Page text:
CHICAGO — Two men facing federal charges for robbing an armored car were caught because Brink’s stashed an Apple AirTag inside a bag of currency they stole, according to an FBI agent’s court filing in Chicago.
Even more incredible: one of the men was charged with robbing another Brink’s truck in October of last year, but court records show he went missing and was in fugitive status.
The latest holdup occurred around 9:25 a.m. Tuesday outside Jewel-Osco, 3153 183rd Street, in south suburban Homewood.
In a federal complaint charging Devonte Davis and Darrell Singleton with armed robbery, an FBI agent said two guards stepped out of the Brink’s truck, and one went to the bathroom while the other made a cash pick-up at a bank branch inside the grocery store.
When the guard exited the store with the bank’s money, Singleton approached him from behind with a handgun, pistol-whipped him, and forced him into the armored truck, the agent wrote.
Singleton, 19, allegedly passed items from the truck to Davis, who stood outside: ten deposit bags containing about $50,000 each and seven plastic bins containing about $100,000 each. And that darned AirTag, which investigators tracked to a house in Calumet Park.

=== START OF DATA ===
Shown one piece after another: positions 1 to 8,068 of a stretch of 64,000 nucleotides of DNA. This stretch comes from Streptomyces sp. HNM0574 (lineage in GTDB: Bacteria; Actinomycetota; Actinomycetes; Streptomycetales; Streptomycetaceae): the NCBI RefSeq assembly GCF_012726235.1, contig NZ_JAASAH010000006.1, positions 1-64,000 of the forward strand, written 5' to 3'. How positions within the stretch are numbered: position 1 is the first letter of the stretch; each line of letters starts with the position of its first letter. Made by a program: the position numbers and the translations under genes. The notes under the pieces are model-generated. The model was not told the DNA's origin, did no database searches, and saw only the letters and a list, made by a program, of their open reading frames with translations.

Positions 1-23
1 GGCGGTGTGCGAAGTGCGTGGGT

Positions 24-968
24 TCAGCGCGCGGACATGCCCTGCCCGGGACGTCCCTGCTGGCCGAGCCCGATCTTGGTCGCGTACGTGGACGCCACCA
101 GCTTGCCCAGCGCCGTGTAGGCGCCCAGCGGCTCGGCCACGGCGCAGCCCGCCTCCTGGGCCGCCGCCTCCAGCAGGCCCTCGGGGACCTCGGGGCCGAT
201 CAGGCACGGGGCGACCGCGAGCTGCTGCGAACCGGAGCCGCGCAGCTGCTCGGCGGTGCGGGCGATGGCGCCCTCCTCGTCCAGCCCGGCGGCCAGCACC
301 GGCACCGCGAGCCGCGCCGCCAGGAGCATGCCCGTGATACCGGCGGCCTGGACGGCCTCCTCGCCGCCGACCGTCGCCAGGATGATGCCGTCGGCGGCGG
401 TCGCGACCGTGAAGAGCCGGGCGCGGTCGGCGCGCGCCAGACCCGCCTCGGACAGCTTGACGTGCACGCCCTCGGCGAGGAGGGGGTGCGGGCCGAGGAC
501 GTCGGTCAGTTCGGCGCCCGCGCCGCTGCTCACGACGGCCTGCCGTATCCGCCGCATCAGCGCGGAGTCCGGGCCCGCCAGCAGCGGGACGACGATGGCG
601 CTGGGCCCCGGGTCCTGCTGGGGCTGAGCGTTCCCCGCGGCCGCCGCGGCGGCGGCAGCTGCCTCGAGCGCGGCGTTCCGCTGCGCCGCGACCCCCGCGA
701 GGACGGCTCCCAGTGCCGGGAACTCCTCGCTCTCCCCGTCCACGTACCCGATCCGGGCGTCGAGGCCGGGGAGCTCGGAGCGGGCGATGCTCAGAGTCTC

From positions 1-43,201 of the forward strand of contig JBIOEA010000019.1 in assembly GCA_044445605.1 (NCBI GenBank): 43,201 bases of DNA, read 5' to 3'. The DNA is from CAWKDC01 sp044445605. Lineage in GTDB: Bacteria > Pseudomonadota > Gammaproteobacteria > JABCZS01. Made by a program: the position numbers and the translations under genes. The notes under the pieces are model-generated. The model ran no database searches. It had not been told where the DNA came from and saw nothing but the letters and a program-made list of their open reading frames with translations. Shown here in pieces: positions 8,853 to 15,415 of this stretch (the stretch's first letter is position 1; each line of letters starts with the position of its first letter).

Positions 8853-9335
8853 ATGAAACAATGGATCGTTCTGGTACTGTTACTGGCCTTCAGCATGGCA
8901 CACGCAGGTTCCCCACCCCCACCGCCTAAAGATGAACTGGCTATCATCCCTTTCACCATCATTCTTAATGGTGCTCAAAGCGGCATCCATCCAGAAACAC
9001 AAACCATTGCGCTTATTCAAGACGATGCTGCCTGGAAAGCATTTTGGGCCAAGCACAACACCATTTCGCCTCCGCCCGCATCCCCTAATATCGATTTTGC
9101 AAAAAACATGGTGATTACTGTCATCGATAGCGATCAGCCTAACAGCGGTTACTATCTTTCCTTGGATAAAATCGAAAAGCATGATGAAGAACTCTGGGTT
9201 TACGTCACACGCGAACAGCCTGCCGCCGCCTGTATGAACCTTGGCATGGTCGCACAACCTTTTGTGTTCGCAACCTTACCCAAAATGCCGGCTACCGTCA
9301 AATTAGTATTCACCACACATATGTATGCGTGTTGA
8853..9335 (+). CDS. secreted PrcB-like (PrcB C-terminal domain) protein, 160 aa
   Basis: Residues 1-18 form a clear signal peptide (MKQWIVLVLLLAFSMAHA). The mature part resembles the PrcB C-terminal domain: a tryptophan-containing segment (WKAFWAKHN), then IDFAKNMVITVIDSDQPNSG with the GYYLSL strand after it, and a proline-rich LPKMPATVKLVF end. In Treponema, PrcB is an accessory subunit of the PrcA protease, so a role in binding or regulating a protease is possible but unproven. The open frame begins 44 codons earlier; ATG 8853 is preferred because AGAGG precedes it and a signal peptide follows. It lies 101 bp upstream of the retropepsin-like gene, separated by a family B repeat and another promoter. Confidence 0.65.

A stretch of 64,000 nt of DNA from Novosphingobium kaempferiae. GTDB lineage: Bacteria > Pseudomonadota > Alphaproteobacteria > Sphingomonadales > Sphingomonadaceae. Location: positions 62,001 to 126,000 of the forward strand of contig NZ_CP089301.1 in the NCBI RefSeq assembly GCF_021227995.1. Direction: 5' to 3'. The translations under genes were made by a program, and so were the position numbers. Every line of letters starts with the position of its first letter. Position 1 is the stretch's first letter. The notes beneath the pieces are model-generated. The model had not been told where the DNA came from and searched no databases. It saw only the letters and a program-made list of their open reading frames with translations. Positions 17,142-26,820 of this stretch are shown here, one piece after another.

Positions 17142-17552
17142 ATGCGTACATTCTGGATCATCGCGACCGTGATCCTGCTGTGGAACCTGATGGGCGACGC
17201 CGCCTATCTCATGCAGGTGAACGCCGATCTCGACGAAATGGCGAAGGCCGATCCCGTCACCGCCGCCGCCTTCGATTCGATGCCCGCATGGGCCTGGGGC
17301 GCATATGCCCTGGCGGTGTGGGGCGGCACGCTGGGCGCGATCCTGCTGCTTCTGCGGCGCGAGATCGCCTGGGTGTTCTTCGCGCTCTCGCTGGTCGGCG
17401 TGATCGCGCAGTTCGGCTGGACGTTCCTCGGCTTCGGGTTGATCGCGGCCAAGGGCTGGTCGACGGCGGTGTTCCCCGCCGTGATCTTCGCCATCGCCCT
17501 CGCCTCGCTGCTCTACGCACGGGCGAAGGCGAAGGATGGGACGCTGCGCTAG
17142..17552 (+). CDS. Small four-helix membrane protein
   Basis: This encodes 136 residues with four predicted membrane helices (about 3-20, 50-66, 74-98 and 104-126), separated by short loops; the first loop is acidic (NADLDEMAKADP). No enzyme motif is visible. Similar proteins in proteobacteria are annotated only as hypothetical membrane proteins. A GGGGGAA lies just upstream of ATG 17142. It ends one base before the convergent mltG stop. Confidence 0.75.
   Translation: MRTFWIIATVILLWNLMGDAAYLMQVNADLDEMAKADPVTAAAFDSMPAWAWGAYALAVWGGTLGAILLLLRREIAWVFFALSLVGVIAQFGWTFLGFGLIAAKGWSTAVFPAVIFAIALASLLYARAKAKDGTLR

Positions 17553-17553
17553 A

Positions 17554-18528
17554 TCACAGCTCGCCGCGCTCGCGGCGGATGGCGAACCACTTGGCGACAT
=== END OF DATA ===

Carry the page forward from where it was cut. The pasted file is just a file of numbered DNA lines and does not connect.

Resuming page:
Cops surrounded the house and ordered everyone out. Three people emerged: Davis, Davis’ girlfriend, and another man. Police found Singleton hiding in an attic ceiling next to a handgun, the agent said.
Investigators allegedly found “hundreds of thousands of dollars” hidden in the basement ceiling and under the attic insulation. There was a Brink’s deposit slip, Brink’s keys, Brink’s documentation, and, in the basement, a blue Brink’s bag with an AirTag inside.
The agent said Singleton admitted to committing the robbery with Davis. Singleton allegedly told agents that he picked Davis up in Chicago Tuesday morning and then drove around to different locations until they saw the guard walk into Jewel.
Davis initially claimed that he was at the house all day and that two other people showed up at the home with all of the money investigators found, the FBI agent wrote. He later changed his story and said he met up with Singleton after the robbery and rode around, hiding money in different locations.
Federal court filings show that Singleton’s armored car robbery case from last year was put into fugitive status on March 5 and returned to active status on Wednesday.
The October robbery occurred on Halloween morning at an ATM outside Chase Bank, 16767 Torrence Avenue, in south suburban Lansing.
In that case, federal officials said, Singleton, his brother Corrie, and a juvenile confronted a Brink’s courier as he restocked the cash machine near the drive-thru. One robber held a gun to the courier’s head as the crew took $1,025,956 from the machine and the armored truck, an FBI agent wrote in a criminal complaint.